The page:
The International Organisation for Standardisation (ISO) published the Integrated Use of Management System Standards (IUMSS) Handbook in November 2018. First published in 2008, this second edition brings together best-practice guidance and case studies on the implementation of integrating management system standards.
This blog continues with a review of chapter 1.3.2 Processes.
Consistent and predictable results are achieved more effectively and efficiently when activities are understood and managed as interrelated processes that function as a coherent system. The IMS consists of interrelated processes. Understanding how results are produced by this system enables an organisation to optimise the system and its performance.
Potential key benefits include the following:
- Enhanced ability to focus effort on key processes and opportunities for improvement;
- Consistent and predictable outcomes through a system of aligned processes;
- Optimised performance through effective process management, efficient use of resources and reduced cross-functional barriers;
- Enabling the organisation to provide confidence to interested parties related to its consistency, effectiveness and efficiency.
Chapter 1.3.2 requires the organization to establish, implement, maintain and continually improve its management system, including the processes needed and their interactions.
The IMS management system should reflect the context of the organisation, be proportionate to its size and complexity and be properly resourced.
The management system should be viewed as an organising framework that should be continually monitored and periodically reviewed to provide effective direction for an organisation’s responses to changing internal and external issues.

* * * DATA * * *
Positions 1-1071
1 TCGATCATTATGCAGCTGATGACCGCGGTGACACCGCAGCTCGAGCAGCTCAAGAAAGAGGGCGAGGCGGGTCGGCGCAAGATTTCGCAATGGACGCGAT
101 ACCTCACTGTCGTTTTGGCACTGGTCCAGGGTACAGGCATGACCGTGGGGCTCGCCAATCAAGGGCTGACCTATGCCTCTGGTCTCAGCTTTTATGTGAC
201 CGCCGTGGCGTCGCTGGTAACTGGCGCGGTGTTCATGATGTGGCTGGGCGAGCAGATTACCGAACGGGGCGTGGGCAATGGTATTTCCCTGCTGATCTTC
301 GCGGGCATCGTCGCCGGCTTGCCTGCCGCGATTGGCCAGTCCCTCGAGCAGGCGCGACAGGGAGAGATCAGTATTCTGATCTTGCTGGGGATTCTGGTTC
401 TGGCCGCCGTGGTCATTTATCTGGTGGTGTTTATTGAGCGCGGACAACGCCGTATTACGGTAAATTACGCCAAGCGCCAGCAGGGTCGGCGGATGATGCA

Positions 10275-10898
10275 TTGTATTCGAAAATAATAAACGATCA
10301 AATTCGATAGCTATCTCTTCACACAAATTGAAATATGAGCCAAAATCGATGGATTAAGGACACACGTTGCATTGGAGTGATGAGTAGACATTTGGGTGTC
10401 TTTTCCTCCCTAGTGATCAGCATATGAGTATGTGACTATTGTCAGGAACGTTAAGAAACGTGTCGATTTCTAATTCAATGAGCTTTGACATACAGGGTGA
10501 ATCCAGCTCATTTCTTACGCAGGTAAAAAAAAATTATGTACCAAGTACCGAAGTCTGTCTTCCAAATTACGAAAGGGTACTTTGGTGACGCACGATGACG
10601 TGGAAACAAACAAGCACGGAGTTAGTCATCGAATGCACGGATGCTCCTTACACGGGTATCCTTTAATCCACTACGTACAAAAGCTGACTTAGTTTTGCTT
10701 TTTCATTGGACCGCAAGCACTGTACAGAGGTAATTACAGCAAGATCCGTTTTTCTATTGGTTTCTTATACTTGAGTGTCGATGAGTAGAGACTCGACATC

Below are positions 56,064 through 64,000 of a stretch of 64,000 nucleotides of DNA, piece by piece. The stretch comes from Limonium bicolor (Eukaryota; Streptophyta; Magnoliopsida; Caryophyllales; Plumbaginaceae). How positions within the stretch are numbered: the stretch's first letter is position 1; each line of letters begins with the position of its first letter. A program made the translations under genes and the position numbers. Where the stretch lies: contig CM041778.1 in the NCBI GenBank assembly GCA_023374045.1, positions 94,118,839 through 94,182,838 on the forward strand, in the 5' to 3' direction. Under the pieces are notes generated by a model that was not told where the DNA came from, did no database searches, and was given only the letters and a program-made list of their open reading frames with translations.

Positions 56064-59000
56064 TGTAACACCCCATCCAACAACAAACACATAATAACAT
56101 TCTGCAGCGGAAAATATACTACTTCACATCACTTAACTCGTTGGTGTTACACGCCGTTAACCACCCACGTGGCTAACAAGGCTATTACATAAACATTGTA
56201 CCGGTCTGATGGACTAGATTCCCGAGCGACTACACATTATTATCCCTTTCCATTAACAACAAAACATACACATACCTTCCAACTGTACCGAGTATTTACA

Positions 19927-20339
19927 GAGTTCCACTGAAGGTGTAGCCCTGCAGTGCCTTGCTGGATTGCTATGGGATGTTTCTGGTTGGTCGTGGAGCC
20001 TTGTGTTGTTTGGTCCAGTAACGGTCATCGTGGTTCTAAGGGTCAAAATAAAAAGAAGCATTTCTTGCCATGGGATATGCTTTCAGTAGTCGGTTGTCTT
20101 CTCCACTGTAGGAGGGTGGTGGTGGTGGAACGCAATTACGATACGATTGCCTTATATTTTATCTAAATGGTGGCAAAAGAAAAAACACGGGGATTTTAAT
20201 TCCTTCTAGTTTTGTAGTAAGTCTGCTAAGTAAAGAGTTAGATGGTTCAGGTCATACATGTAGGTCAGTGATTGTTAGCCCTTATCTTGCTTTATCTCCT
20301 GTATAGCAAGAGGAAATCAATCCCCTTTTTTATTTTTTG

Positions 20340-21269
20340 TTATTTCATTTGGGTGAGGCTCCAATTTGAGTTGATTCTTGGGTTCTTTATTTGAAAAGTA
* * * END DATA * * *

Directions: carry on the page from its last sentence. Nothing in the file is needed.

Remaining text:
It is imperative that IMS requirements are aligned and integrated with the organisation’s management practices and business processes. For example, if an organisation conducts an annual strategic review of its market position, customer needs and expectations, and business performance, then it is more effective to incorporate an understanding of the internal and external issues that can impact on its performance, interested party needs and expectations, and IMS performance into that process. By doing so, integrated management system issues can be evaluated in light of the organisation’s strategy, and IMS initiatives can be aligned with other business imperatives.
All work in an organisation occurs through its processes. Therefore, the organisation should have a sound understanding of the timing, interdependences, interactions, and interfaces within the processes of its management system. Product and service realisation processes facilitate the achievement of the organisation’s objectives and therefore form the backbone of its management system. In trying to understand the need for integration it is equally important to understand those processes supporting the product and services realisation processes.
Processes need to be both efficient and effective in transforming inputs into outputs. The output then needs to meet interested parties’ requirements. Maximizing process efficiency and effectiveness is a fundamental concept for a successful organisation.
Processes are in place for every organisation. For a single or integrated management system, they need to be described and related in some form, for example the Suppliers‐Inputs‐Process‐Outputs‐Customers (SIPOC) and/or “turtle” diagrams, flowcharts/process maps and value chain diagrams.
Process performance, its measures, ownership and resources need to be captured and represented within a management system. Combining the process requirements is an effective approach in designing and developing an integrated management system.